You should check out Commons Logging at instead of using Log4J directly. Your code will be much cleaner that way. All you do is include commons-logging-1.1.jar, log4j-1.2.15.jar, and your log4j properties file in your classpath and in your Java class, get a logger by using the code:
private static final Log log = LogFactory.getLog(MyClass.class);
and then"this is my message");
Make sure to import:
import org.apache.commons.logging.Log;
import org.apache.commons.logging.LogFactory;
That is all the code you need, end of story. Commons logging is smart enough to find the log4j properties file on your classpath and use it as the logging implementation. Now you don't need all that messy Log4J initialization in your code. As an added bonus, if you decide to use a different implementation such as Java Logging, you don't need to make any changes to your code.

Hung Tang said...

Log4j is missing varargs and support for parameterized string construction based on priority level that's found in modern logging APIs like SLF4J and Seam. No big deal really--you could add these features behind Log4j. Otherwise, it's a stable and productive tool.

If you are a believer in annotations, then the cut-and-paste problem can be rectified by having some "container" help you inject an appropriate logger.

David said...


to get arround the copy paste problem I use the following eclipse template:

private static Logger logger = Logger.getLogger(${enclosing_type}.class);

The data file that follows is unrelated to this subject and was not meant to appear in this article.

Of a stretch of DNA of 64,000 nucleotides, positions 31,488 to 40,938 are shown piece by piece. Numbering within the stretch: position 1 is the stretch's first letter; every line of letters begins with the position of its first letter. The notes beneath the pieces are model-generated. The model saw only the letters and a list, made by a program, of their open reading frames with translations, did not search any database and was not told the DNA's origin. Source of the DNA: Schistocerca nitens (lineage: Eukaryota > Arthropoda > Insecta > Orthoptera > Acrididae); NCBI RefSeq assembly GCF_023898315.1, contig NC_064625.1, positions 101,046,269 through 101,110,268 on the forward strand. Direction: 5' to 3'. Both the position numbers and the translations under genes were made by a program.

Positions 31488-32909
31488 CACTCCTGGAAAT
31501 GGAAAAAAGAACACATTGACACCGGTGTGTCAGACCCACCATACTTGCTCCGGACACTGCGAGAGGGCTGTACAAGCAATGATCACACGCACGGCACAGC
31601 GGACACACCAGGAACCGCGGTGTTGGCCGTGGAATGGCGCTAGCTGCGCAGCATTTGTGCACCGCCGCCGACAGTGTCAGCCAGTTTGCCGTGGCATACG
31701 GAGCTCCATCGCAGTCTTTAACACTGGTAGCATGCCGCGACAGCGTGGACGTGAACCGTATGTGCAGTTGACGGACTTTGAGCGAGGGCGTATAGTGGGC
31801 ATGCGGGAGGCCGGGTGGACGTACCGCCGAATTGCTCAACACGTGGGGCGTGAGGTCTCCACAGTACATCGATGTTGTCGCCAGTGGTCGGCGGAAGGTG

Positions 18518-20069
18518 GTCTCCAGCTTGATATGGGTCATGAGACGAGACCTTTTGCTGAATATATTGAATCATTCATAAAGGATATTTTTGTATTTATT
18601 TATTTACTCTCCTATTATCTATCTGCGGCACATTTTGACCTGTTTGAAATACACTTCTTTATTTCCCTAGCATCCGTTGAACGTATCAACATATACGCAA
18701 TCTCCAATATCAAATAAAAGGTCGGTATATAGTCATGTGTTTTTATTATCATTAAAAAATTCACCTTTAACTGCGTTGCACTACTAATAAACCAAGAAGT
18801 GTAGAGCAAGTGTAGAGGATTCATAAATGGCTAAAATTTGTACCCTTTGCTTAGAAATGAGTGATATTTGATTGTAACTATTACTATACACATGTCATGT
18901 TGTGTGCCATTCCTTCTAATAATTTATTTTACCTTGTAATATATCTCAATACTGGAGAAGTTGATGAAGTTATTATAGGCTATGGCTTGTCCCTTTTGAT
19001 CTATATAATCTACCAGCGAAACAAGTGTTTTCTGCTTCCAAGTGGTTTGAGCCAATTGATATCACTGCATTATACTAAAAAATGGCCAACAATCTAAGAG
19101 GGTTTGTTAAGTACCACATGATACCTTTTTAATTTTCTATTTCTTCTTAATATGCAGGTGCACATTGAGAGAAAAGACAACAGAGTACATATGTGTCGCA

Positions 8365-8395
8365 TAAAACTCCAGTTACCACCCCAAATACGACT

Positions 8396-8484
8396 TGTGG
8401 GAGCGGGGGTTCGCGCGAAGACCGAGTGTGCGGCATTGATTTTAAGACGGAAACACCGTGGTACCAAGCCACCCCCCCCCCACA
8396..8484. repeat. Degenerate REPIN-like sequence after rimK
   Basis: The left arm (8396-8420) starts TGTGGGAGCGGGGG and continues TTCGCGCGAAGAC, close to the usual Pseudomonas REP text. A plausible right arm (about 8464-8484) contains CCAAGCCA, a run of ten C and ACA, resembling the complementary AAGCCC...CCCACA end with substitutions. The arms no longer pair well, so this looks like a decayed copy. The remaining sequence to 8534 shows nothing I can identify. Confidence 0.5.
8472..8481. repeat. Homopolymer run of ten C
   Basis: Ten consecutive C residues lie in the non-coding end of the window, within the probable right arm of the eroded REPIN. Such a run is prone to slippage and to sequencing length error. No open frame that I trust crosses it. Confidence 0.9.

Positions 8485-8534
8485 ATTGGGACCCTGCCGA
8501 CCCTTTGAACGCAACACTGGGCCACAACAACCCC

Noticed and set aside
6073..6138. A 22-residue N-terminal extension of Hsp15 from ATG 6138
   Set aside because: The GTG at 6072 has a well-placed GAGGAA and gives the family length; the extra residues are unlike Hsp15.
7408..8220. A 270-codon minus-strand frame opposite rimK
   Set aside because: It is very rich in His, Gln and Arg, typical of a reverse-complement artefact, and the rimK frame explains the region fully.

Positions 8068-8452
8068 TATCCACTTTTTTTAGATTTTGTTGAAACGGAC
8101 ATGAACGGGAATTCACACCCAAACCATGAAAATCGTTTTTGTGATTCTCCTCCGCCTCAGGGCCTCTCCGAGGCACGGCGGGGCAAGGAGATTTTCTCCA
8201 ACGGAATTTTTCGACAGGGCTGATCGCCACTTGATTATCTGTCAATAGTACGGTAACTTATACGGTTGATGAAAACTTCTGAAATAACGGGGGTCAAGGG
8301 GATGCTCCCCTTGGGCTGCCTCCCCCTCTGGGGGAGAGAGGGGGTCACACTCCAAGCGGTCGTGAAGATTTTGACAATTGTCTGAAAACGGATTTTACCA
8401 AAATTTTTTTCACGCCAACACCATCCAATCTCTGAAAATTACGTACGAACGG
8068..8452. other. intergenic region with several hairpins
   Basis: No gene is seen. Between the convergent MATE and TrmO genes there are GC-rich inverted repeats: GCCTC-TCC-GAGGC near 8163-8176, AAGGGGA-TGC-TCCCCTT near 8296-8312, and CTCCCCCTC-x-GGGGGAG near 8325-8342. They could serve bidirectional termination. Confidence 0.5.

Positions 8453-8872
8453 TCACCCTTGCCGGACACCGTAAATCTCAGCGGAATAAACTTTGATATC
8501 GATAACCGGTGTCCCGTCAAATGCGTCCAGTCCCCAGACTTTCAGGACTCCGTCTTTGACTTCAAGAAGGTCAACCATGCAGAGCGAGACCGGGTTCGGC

JustGettingBy said...

Commons Logging is not the way to go!

Realistically how often will you swap out your logging infrastructure? Logging is there for your debugging of application state at your user's location. Important activity that the customer is interested in should be going into an audit/reporting 'log'.

Google "commons logging issues" to get a feel for deployment issues associated with the simplicity of commons logging or start with this entry. Wrappers are meant for one be tossed in the trash ;)

As a side note on usage of juli or log4j, I've used the approach of hierarchical naming to get categorized capabilities (nb: not the first person to use this). For example if I want to perform some type of audit on security operations, I create a root logger named Security. All classes append their class name to these operations e.g. This approach provides a channel based mechanism for auditing/reporting with granularity via configuration.